|I've been playing ultimate frisbee here in Anacortes for, gosh, over 10 years now? (Tuesdays 6:30 @ Smiley's bottom except in late Sept and Oct when we go up to Storvik for lights. Join us!) It is a great way to get out and get some exercise and it's a total hoot to boot!
For that last year or so, we've been trying to compile names for every possible combination of points in hopes of us being able to remember the score better between points. It all started with the Richard Nixon Point when the score was 2 to 2. From there, it just exploded. Here's is my attempt to preserve, for posterity, the official Anacortes Ultimate Frisbee points naming conventions. Hopefully they will get picked up internationally and beyond!
Oh, and it should go without saying that yes I realize these are incredible nerdy. Like uber nerdy. But I'm okay with that.
I might be forgetting a few, and I know new ones will crop up. If you feel so inclined, contribute below. Whoop!
|Tuesday October 22 2013||File under: Anacortes, games|
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|Almost 3 years ago, over a dozen dudes well versed in concrete work* got together to pour the floor for the warehouse out at the quarry. It was quite an event (covered here) with much fanfare. Well, last week, a considerably fewer number of fellas with considerably less concrete pouring knowledge poured the floor for the quarry warehouse expansion. The experience was both nostalgia and back-breaking*.
The expansion of the warehouse has been long in the works and when completed, it will include more dwelling units, a proper kitchen, showers, and FLUSH TOILETS! After much preparation of plumbing, insulation, radiant heating tubes, forms, and more, 20 yards of concrete arrived. The 5 or so of us did the best we could, and it turned out pretty nice. There was a blowout or two of forms and everything set up quicker than we wished leading to not the smoothest finish, but throw a rug on it and we're good to go.
In reading back over the last post, I laughed at the ever so naive last line: "Hopefully I'll have a post about putting up the warehouse in just a couple weeks!" Three months later was a post about putting up some of the first beams and 8 months later was a post about insulating the place. This time around, I understand that anything that resembles a building is still a long way off. But that doesn't mean it will be any less cool when it is complete! Yeehaw for progress!
|Thursday October 17 2013||File under: quarry|
|The sun is shining outside so I can happily play frisbee, bike to trivia*, or get in some outdoor juggling practice. But now I've got another reason to be happy that the sun is shining: it's making me money!
Through the exhaustive legwork and vision of a few very environmentally minded local folks, the Skagit County Community Solar project was born. The idea behind it is this: not everyone can put solar panels on their home (maybe they rent, live in a shaded area, or can't afford the cost of a whole system) but many want to support solar energy. So, if we all pool our money and find a well-lit spot, we can all share in a piece of the solar energy experience. The state of Washington encourages exactly this type of thing with a program called Community Solar. From their side, it encourages local jobs*, raises awareness of solar energy, and helps delay* building new power plants.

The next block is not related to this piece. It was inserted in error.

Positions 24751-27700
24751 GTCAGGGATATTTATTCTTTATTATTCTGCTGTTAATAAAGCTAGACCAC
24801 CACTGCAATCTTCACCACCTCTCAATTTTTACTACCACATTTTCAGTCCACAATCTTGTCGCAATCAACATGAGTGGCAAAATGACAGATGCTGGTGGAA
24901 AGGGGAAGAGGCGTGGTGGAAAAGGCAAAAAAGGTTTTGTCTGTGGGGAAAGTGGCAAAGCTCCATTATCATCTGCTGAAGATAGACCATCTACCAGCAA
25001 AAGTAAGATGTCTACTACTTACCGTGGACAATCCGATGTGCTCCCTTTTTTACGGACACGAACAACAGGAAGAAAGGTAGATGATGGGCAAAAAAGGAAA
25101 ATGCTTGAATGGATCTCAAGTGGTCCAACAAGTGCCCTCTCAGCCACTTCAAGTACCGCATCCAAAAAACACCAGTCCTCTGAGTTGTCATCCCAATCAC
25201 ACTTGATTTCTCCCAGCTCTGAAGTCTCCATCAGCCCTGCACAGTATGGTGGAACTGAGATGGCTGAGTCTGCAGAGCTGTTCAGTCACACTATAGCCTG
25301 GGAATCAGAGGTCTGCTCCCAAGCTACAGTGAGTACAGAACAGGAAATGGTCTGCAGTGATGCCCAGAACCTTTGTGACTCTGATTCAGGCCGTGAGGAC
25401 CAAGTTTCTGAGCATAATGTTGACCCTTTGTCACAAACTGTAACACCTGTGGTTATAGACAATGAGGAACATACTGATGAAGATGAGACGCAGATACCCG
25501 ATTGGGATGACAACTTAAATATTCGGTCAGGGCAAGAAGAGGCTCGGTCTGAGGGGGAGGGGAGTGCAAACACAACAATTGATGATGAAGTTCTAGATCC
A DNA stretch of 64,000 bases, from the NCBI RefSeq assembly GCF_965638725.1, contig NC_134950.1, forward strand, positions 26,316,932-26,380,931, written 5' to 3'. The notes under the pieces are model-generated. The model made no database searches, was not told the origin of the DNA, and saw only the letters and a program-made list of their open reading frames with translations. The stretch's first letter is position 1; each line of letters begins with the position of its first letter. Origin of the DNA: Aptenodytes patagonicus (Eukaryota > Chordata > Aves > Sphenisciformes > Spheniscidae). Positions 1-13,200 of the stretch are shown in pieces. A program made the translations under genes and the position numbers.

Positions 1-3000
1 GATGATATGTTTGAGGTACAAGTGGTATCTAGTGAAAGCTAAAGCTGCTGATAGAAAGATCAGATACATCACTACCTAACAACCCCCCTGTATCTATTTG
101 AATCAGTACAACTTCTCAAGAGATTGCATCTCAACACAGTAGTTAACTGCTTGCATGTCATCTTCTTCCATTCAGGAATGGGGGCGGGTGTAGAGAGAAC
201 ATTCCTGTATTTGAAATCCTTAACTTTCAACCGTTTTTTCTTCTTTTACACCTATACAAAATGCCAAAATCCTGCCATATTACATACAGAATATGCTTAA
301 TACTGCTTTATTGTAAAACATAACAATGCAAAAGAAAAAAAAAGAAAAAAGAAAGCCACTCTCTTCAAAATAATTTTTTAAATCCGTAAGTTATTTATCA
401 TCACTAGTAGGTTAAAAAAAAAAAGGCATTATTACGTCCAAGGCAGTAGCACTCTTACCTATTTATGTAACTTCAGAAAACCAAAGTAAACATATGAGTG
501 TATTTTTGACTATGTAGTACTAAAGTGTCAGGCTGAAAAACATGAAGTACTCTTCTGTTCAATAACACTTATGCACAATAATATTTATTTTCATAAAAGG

In short, the financial arrangement works like this: 20-30 folks bought "shares" to fund the purchase, install, and start a maintenance fund. Then, for the next 7 years, all governmental subsidies/payments get divvied up among the share holders. The money earned from selling our power back to the local power company goes to pay for the lease on the community roof we are using. Then, at the end of 7 years, we will sell the system to the Middle School (where the system is installed) and those profits, plus what is left out of the maintenance fund will be distributed among the shareholders. The idea is that shareholders will recoup their investment plus maybe 4%, depending on weather, maintenance, etc.
All in all, it's really an awesome kind of project to be involved in. We earn money, support the environment, and raise awareness about how others can support the environment as well. Win win win!
|Wednesday October 9 2013||File under: environment, Anacortes|
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|It feels like it's been a long while since I've done a good old ridiculous beard post. That doesn't mean I haven't been creating ridiculous beards, just that they all seem to be repeats of previous ridiculousness that have already been posted here on BdW. Well, this last time around, we* came up with a fun-ish one. The mark of a truly ridiculous beard, in my opinion, is whether one would wear said beard out in public. And while my adventurousness for wearing ridiculous beards in public has grown, it's not nearly to this point.
Speaking of required adventurousness, one's would have to be very high to wear this one out in public. Maybe someday. Maybe someday.
|Thursday October 3 2013||File under: beard|
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|I've often proclaimed that I'm not really a performer when it comes to juggling/circus. And while I still somewhat maintain that, it is getting harder and harder to say as I find myself performing more and more. Take last week for example: I performed 2 different times, once at the Bellingham Co-op for their Eat Local Festival* and once street performing at the Anacortes Farmer's market.
Street performing is something I really didn't see myself getting into. Any successful street performer can tell you that it isn't about your juggling skills as it is about your show: how you keep a crowd, build to a climax, have a good hat line, etc. That stuff doesn't interest me. Instead, I'll show you a trick or two, and if you like it, you can drop a buck in my hat.
With the help of Della, I gathered all* my props and headed down to put my style of street performance into effect. After the fact I can say this: my way is a whole lot of fun. And while it doesn't bring in the huge hats that some of the big guys can, it was definitely worth while*. It was so much fun, in fact, that I could see getting into the habit of it. Yeehaw.